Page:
• States and the District of Columbia, and Territories will receive allocations from the Department of Treasury within 1 business day of their submission being verified, which can take approximately 4 business days. Representatives for an eligible government can submit information for verification through the Treasury Submission Portal. For amounts and timelines for distribution, see here.
  • Tribes’ funding will be distributed in two equal payments, with the first in May, and the second, based on employment data, to be delivered in June 2021. Representatives for an eligible government can submit information for verification through the Treasury Submission Portal.
  • Non-entitlement units, or local governments serving a population of 50,000 or below, do not need to request funding from the Treasury, and will receive their allocated amounts (based on population calculations found here) through their state governments in two tranches. States will automatically receive non-entitlement unit allocations upon requesting their funds through the Treasury Submission Portal, and must then distribute these funds to local governments within 30 days.

You can request funds on behalf of your government now through a quick and simple online process -- you will just need the following information on-hand:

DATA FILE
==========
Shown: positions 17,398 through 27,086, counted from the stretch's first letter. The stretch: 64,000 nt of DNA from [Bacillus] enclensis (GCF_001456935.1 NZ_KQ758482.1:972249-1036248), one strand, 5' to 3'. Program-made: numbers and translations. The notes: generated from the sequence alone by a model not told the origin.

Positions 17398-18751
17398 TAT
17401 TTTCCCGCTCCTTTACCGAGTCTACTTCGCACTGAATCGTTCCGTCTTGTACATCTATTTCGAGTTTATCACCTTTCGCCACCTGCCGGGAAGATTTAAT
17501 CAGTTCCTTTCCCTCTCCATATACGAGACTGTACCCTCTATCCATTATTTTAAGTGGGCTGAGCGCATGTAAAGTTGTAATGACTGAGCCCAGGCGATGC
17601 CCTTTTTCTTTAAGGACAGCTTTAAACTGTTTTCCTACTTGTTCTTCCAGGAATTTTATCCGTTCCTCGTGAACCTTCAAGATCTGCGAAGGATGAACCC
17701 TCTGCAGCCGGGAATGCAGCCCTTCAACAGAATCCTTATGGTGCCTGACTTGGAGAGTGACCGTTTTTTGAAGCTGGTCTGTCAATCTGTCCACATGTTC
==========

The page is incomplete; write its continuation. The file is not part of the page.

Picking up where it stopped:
For state and local governments over 50,000 in population: 

  • Ensure your government has a valid DUNS number, a unique nine-character number used to identify your organization. If your organization is not yet registered, it is easy and free to do so: you can visit  to register.
  • Ensure your government has an active SAM registration - the official government-wide database that permits you to do business with the U.S. government. Please note SAM registration can take up to 3 weeks, so register soon to avoid a delay in receiving your funds. You can find more information here.
  • Your jurisdiction’s taxpayer ID number.
  • Gather your organization’s payment information, including: 
    • Entity Identification Number (EIN), name, and contact information.
    • Name and title of an authorized representative of the entity.
    • Financial institution information (e.g., routing and account number, financial institution name and contact information).